“When I write music I sometimes ask myself how the song as a story is going to pan out. How are people are going to see this in their head? How is it going to be expressed through something like a video? The song ‘looks’ a certain way in my head, so I think about how I am going to make that possible for somebody to visualize that in their head, as well.”
"I think in K-pop, people are less afraid, and I love that.”
What are the differences between making music for an established group like BTS versus a strong rookie group like OnlyOneOf?
“For BTS, I know they send out tracks to a bunch of different vocal producers who topline. They'll take chunks of what they like from each version and piece it together, whereas for OnlyOneOf and ‘sage,’ they took the whole topline; there wasn’t another writer on it. It's pretty rare when BTS takes a full topline. We got lucky with ‘Euphoria.’ I love that song, but I felt like it was different from what they usually do, so I didn't think that they would take it. At the time, they had ‘DNA’, ‘Save Me’, ‘Fire’ and all these songs that seemed a little bit harder, dancier.”
Did you have any kind of exposure to K-pop and its tropes or more Eastern sounds when you started writing?
“Before ‘Euphoria,’ I wasn't even aware of K-pop. I knew it was a thing, but I was not aware of how big it was or even what it was. After ‘Euphoria,’ I got into BTS and the ‘culture’ of K-pop. I didn't know much of what they were looking for sound-wise. I just looked up a couple of BTS songs once I got the cut with ‘Euphoria’ and they were asking for other toplines — I was doing whatever I thought sounded good. When I wrote for OnlyOneOf I was literally just doing, again, what I thought sounded good. I like to keep things fresh. If [Korean labels] are coming to me, they have a certain sound already, but they want something new that I can offer.”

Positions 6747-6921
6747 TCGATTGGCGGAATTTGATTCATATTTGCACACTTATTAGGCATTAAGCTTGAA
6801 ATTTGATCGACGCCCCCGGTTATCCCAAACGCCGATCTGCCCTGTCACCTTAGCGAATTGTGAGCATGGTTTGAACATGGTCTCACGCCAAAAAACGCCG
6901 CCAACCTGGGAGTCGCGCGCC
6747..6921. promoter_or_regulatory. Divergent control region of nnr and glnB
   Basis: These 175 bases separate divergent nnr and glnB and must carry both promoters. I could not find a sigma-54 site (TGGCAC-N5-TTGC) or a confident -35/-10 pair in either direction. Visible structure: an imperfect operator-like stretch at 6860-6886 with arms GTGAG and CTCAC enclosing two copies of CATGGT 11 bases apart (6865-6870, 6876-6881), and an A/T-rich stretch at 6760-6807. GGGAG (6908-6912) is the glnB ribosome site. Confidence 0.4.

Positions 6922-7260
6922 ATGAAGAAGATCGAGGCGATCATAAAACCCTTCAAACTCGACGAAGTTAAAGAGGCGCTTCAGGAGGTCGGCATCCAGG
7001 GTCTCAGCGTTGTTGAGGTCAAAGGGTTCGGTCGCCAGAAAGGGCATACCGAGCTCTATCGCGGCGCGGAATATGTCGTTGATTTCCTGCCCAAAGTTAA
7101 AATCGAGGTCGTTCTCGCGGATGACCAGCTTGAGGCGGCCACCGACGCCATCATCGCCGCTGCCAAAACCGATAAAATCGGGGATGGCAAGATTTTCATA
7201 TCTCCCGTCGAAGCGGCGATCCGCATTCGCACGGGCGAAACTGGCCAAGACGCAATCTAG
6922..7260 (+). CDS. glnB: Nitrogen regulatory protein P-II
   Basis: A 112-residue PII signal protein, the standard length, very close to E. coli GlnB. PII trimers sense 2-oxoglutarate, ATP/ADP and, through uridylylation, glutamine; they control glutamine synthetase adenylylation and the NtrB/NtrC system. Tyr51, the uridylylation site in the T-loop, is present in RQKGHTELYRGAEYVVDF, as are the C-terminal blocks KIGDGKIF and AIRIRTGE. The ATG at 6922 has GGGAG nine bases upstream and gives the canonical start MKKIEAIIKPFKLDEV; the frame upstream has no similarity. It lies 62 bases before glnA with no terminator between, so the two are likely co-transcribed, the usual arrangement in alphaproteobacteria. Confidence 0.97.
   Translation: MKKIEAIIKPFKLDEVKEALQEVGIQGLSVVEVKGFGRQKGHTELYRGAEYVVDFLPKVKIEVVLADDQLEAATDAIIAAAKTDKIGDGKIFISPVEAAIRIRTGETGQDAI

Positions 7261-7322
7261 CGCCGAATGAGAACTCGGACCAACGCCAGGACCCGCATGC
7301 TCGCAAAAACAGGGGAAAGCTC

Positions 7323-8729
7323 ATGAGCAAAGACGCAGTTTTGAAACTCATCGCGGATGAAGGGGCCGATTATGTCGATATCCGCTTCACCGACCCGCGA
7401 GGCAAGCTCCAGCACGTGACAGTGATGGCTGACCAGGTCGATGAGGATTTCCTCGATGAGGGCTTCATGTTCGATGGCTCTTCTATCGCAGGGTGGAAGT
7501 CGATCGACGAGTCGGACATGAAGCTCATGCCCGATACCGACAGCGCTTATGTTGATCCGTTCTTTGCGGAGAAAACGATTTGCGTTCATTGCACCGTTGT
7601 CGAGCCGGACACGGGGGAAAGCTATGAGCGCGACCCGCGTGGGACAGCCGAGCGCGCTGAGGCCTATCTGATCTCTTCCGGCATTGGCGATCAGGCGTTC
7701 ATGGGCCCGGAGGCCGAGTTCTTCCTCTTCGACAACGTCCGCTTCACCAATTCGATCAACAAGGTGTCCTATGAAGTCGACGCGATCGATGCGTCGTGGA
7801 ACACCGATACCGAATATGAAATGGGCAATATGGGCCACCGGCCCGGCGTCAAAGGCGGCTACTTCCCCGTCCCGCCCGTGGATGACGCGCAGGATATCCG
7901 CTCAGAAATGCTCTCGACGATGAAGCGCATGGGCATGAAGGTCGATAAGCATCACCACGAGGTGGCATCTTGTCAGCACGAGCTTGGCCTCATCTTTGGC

You said recently that you feel the American pop landscape is vanilla. What makes you say that?
“There are a lot of restrictions [in American pop]. There's a structure you have to follow. If you don't, it's not going to be playable on the radio. With K-pop, the music can be all over the place, which I love. I used to be in a hardcore band, and the whole idea for creating that band was so that there was no structure. There was section A, section, B, chorus, section C, section D, chorus, section E. I kind of look at K-pop that way because sometimes there’s a switch from genre to genre within the same song, but it works well. But the hook has to be the catchiest thing in the world. It is hard to compose, actually. I think in K-pop, people are less afraid, and I love that.”
Do you have a theory about why that’s the case?
“Everybody believes there's this formula and that it works. If it works for that artist, then it's going to work for the next. Realistically, the people who make it big are the ones who fucking went against that. Those are the ones who stand out that you then become obsessed with because they created this whole different world. The way that a lot of people think in the music industry is ‘this worked for so and so, let's do it that way.’ I'm like, 'Okay, I'll just sit here and watch you do it that way then. Because I'm going to go home and do it my way later.'"
Do you see things changing here?
“Right now, I don't see much happening. But I'm starting to see more and more people lean towards that Blink-182-type pop-rock, which is interesting. Like with Yungblud and Halsey. I'm waiting. I really want something new and fresh to happen.”
This interview has been edited for length and clarity.